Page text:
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PM must clarify conflicting statements

The onus is now squarely on the Prime Minister to step forward and say whether or not she received a second letter from former solicitor general (SG) Eleanor Donaldson-Honeywell in the controversial matter of financial settlements by the State in cases involving prisoners.

The clarification has become urgent in light of the conflicting statements coming from the PM and her Attorney General. On one hand, we have PM Persad-Bissessar saying that she was “advised” that the former SG has followed up her initial letter of concern with another letter expressing “satisfaction with what has been happening”. “I have not seen that letter; I read it in the newspaper,” she said.

On the other hand, there is the AG, presenting an unsigned letter purportedly from the SG to the Sunday Express and claiming that the signed version was sent to the Prime Minister: “Obviously, the Office of the Prime Minister receives hundreds of correspondence every day, and I don’t expect the PM to recall seeing a letter sent so long ago,” he said, in an attempt to explain the PM’s statement about not having seen any such letter.

So the question is: Did the Prime Minister see or not see the follow-up letter from the then Solicitor General? It is difficult to imagine a scenario as suggested by the Attorney General, that the PM could have read such a letter and not be able to recall it. After all, the concerns of unethical business practices raised by the former SG cut deeply to the heart of the justice system. It is unthinkable that such correspondence could have made so little impression that the PM could have forgotten it.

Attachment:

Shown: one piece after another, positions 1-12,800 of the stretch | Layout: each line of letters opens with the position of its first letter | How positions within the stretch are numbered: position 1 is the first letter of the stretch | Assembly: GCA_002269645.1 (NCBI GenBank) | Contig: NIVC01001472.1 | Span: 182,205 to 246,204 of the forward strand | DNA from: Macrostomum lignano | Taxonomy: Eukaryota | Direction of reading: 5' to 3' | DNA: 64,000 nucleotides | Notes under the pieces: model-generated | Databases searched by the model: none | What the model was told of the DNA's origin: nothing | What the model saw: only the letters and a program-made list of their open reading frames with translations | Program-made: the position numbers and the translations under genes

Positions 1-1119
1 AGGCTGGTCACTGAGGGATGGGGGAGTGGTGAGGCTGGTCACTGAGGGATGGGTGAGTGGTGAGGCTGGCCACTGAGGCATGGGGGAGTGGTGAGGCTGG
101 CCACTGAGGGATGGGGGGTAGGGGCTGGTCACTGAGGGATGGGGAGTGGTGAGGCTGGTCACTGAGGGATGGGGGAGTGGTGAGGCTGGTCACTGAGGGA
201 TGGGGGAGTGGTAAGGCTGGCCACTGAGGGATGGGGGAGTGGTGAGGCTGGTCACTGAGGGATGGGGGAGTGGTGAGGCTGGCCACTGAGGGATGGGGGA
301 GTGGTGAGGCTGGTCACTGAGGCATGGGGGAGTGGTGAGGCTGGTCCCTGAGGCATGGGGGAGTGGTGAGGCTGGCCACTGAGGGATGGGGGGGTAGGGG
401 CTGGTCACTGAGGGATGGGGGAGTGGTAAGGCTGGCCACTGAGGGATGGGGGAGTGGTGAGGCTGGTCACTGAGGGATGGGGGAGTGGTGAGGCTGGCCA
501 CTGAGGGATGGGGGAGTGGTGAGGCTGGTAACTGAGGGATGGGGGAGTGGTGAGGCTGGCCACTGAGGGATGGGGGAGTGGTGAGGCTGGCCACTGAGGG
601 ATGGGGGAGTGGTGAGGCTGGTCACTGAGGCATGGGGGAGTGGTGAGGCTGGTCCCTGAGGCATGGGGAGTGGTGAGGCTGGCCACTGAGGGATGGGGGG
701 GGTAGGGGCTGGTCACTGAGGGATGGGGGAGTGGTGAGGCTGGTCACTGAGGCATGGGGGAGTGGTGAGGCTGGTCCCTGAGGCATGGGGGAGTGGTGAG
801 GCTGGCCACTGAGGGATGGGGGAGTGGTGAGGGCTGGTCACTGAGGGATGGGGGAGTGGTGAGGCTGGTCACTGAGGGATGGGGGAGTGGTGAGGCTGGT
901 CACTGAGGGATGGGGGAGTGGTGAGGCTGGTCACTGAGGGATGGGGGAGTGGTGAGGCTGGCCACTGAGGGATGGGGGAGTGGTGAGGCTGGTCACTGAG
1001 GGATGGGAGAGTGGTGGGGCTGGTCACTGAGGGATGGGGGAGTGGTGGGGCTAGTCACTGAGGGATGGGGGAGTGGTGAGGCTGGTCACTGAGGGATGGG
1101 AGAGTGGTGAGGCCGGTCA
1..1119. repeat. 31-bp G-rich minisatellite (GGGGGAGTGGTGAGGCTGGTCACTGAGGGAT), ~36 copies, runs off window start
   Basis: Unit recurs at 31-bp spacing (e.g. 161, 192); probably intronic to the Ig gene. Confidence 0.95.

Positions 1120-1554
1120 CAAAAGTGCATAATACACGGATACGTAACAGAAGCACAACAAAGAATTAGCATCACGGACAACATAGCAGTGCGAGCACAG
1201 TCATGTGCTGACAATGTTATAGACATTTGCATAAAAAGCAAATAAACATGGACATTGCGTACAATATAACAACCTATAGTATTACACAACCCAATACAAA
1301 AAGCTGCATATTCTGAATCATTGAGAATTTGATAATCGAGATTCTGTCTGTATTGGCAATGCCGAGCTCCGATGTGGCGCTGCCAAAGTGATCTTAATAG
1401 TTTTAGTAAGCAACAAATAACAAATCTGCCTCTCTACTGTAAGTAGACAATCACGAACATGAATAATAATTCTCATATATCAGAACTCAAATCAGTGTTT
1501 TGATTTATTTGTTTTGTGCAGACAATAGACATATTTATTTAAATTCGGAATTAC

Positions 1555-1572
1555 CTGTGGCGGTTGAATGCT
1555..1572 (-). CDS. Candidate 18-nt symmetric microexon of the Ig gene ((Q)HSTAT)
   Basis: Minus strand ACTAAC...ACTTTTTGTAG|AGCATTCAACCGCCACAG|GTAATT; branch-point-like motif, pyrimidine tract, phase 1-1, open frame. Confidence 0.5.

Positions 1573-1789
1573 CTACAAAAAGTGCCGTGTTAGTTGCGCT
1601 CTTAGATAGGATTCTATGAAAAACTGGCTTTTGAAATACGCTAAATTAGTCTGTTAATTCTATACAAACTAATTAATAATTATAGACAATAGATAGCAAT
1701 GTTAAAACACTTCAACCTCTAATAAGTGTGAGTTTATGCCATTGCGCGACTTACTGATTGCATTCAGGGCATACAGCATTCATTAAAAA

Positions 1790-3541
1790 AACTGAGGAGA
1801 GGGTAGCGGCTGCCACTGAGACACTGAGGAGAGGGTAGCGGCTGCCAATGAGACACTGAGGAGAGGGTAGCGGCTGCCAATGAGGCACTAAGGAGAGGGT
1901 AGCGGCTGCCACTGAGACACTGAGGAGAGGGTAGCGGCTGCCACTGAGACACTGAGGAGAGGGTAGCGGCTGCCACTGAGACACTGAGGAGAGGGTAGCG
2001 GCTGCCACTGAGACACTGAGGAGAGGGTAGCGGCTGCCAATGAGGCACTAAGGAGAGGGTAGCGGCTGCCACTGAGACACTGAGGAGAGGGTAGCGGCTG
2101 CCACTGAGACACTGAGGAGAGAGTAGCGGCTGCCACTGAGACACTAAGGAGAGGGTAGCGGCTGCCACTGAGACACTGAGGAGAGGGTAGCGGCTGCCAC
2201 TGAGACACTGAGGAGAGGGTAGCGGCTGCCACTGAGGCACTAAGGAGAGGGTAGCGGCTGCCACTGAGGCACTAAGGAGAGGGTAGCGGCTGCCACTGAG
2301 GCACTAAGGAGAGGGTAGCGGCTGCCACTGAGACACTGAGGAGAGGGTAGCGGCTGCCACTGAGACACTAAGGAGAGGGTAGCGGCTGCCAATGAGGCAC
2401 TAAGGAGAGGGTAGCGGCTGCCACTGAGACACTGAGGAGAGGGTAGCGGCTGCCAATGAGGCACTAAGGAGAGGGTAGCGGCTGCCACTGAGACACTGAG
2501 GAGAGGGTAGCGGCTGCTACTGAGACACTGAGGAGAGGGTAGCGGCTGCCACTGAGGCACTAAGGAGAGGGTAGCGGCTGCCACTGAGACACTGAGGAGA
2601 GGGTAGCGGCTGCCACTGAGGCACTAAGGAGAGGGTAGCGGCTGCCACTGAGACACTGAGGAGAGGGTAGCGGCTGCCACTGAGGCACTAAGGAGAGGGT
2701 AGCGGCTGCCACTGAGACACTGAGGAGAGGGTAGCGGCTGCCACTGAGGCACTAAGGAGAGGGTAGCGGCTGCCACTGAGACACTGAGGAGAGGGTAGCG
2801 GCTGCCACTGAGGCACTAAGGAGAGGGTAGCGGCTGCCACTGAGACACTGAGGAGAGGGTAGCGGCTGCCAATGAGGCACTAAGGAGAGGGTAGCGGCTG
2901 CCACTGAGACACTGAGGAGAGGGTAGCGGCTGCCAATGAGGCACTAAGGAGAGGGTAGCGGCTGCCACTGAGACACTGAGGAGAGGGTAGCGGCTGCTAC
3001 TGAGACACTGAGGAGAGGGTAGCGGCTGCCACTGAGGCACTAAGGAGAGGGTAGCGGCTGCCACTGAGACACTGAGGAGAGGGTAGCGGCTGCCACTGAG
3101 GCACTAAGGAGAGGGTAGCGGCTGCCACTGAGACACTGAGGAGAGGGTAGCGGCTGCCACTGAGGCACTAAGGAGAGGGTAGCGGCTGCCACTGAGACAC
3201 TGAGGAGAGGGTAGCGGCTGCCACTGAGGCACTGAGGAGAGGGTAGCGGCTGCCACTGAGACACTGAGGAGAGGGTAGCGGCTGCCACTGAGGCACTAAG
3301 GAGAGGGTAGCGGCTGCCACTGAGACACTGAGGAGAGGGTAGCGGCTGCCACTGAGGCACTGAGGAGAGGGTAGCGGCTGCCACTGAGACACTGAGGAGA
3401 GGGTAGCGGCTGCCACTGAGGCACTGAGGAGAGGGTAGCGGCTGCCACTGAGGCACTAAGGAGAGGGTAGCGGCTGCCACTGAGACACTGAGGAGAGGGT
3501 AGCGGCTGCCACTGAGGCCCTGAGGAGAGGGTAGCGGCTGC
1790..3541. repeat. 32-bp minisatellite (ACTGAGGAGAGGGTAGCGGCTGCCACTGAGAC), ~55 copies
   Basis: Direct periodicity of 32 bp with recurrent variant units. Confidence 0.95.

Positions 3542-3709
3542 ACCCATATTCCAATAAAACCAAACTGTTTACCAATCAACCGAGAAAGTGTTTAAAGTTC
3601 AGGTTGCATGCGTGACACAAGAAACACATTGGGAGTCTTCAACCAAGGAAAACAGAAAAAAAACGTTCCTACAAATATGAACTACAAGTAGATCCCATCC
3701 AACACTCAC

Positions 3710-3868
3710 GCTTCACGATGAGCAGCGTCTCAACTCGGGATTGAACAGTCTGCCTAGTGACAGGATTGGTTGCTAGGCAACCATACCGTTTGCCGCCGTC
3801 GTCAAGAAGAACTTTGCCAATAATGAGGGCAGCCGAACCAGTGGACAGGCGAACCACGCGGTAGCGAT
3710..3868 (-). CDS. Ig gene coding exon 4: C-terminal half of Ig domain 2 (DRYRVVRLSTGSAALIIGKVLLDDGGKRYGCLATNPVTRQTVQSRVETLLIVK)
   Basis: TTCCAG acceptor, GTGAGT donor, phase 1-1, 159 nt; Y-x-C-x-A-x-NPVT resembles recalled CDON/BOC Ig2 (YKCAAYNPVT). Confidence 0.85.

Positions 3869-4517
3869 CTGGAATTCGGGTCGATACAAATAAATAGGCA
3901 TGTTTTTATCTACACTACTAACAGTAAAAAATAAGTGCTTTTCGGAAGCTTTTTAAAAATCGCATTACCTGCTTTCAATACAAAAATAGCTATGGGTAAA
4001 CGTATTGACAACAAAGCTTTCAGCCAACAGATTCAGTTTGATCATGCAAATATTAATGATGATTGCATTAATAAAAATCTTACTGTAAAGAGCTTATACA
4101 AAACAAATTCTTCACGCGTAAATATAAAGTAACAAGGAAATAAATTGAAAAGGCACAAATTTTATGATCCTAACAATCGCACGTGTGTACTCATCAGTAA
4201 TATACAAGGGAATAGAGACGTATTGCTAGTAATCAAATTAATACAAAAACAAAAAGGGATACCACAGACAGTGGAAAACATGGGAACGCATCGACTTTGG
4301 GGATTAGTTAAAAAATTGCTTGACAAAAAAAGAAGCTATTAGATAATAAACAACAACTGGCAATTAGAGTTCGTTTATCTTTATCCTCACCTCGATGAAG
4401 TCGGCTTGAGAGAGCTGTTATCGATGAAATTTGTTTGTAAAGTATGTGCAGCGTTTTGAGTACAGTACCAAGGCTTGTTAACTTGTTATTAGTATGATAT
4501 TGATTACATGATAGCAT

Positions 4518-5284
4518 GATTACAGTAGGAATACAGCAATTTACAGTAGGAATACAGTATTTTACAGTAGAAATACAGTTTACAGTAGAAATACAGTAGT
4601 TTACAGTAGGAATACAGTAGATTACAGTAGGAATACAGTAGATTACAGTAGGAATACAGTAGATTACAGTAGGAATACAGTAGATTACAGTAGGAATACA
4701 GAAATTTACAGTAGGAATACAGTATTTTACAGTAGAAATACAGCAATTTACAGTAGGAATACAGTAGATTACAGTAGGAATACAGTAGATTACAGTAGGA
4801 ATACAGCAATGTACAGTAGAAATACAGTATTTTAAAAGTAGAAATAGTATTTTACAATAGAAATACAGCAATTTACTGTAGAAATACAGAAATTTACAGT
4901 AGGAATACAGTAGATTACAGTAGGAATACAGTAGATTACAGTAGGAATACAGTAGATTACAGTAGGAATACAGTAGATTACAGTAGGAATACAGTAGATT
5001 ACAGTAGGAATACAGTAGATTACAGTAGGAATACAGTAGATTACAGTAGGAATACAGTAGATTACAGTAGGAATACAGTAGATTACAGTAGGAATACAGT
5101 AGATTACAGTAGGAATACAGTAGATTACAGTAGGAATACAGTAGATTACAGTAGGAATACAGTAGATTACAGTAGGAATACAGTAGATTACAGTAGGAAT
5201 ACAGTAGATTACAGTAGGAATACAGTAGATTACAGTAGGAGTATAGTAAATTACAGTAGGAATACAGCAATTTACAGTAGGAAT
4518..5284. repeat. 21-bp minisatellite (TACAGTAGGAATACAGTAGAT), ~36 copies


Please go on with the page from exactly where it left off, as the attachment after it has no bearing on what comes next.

The public interest demands that this issue not be allowed to wither away as another nine-day wonder. The public also needs to know, for a fact, what actually transpired between the Solicitor General and the Attorney General before the SG’s decision to resign and leave the Office of the Attorney General. Having returned to private practice, Ms Donaldson-Honeywell seems intent on maintaining the public office-holder’s tradition of silence on matters related to the office she once held. But she, too, should consider whether the public interest is not better served by breaking her silence.

Whether or not her concerns were defused before leaving office, however, this weekend’s statement from the Prison Officers Association (POA) adds a new dimension to the issue. The POA’s continued demand for the Prime Minister to heed the call for an investigation into the state’s financial settlement of a number of cases with prisoners indicates that, for prison officers at least, the matter remains unresolved.

This issue of settlements by the State is just one of a number of financial issues that have been raised in relation to the Office of the Attorney General. Others include the quantum of fees being paid to certain private attorneys and the hiring of legal consultants, among others.

Perhaps, the time has come for a full audit to be conducted on the Office of the Attorney General.

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